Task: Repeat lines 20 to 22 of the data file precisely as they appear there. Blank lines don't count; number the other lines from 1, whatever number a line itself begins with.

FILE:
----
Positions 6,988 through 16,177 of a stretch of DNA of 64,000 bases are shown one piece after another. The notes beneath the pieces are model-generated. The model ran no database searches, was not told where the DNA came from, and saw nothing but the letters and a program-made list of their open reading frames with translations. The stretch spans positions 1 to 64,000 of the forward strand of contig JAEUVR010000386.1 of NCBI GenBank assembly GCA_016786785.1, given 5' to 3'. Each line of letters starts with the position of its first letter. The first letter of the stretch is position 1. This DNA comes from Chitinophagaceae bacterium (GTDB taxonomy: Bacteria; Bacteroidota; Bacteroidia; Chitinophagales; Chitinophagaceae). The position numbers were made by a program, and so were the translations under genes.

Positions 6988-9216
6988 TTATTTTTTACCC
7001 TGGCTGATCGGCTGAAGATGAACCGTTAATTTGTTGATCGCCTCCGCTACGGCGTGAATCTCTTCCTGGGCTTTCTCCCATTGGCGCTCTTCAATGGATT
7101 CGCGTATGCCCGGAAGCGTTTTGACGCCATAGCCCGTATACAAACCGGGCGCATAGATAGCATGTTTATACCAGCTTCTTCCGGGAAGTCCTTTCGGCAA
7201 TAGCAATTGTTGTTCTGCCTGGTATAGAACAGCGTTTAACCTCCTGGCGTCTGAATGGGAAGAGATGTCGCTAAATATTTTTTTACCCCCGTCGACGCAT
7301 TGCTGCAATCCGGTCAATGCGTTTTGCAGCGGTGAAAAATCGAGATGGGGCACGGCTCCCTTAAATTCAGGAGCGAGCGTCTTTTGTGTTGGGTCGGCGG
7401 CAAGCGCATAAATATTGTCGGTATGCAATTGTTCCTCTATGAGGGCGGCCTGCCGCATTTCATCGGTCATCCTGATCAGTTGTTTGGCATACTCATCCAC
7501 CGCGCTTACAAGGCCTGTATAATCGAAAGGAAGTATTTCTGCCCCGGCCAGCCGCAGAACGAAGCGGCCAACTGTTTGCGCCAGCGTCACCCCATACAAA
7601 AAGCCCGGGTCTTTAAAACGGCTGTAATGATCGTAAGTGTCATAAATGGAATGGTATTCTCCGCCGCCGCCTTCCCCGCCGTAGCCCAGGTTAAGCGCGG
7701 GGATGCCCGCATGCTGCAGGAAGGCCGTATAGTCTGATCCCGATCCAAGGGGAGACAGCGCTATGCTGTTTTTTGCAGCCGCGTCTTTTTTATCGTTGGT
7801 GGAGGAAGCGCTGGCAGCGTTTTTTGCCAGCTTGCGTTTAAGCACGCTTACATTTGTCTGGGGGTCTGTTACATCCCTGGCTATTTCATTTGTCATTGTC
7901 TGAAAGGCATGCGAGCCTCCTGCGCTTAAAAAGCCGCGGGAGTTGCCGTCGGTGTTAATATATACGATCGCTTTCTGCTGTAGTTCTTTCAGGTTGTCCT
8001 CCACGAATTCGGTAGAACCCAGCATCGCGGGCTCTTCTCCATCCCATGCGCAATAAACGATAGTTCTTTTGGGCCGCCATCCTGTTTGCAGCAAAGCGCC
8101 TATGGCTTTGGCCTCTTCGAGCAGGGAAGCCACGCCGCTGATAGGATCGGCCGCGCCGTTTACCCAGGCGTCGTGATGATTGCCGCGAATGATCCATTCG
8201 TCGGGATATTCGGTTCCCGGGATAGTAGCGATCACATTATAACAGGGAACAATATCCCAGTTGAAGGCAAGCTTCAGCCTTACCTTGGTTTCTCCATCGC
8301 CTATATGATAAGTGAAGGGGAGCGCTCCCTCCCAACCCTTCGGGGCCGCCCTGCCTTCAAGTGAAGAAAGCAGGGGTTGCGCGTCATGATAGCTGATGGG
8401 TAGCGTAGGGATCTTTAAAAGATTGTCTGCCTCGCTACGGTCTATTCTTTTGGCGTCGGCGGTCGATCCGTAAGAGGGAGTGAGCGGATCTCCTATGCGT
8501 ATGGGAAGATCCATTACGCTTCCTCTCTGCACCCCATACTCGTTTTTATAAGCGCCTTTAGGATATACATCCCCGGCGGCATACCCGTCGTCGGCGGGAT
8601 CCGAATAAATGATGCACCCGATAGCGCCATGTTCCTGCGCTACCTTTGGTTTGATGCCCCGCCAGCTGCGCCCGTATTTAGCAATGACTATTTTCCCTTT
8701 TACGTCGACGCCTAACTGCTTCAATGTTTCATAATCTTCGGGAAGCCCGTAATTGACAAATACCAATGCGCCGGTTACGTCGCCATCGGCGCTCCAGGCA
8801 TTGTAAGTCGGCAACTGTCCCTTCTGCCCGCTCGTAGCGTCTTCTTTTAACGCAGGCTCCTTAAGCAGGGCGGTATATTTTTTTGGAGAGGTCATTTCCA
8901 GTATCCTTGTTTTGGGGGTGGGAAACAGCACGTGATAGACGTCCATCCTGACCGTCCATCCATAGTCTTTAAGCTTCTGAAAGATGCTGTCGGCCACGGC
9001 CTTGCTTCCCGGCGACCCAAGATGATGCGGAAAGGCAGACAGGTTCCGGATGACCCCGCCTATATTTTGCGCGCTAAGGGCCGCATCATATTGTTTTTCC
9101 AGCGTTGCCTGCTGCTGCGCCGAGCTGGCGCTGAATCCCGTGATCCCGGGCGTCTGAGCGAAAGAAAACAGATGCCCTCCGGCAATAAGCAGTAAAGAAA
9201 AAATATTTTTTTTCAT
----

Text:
8601 CCGAATAAATGATGCACCCGATAGCGCCATGTTCCTGCGCTACCTTTGGTTTGATGCCCCGCCAGCTGCGCCCGTATTTAGCAATGACTATTTTCCCTTT
8701 TACGTCGACGCCTAACTGCTTCAATGTTTCATAATCTTCGGGAAGCCCGTAATTGACAAATACCAATGCGCCGGTTACGTCGCCATCGGCGCTCCAGGCA
8801 TTGTAAGTCGGCAACTGTCCCTTCTGCCCGCTCGTAGCGTCTTCTTTTAACGCAGGCTCCTTAAGCAGGGCGGTATATTTTTTTGGAGAGGTCATTTCCA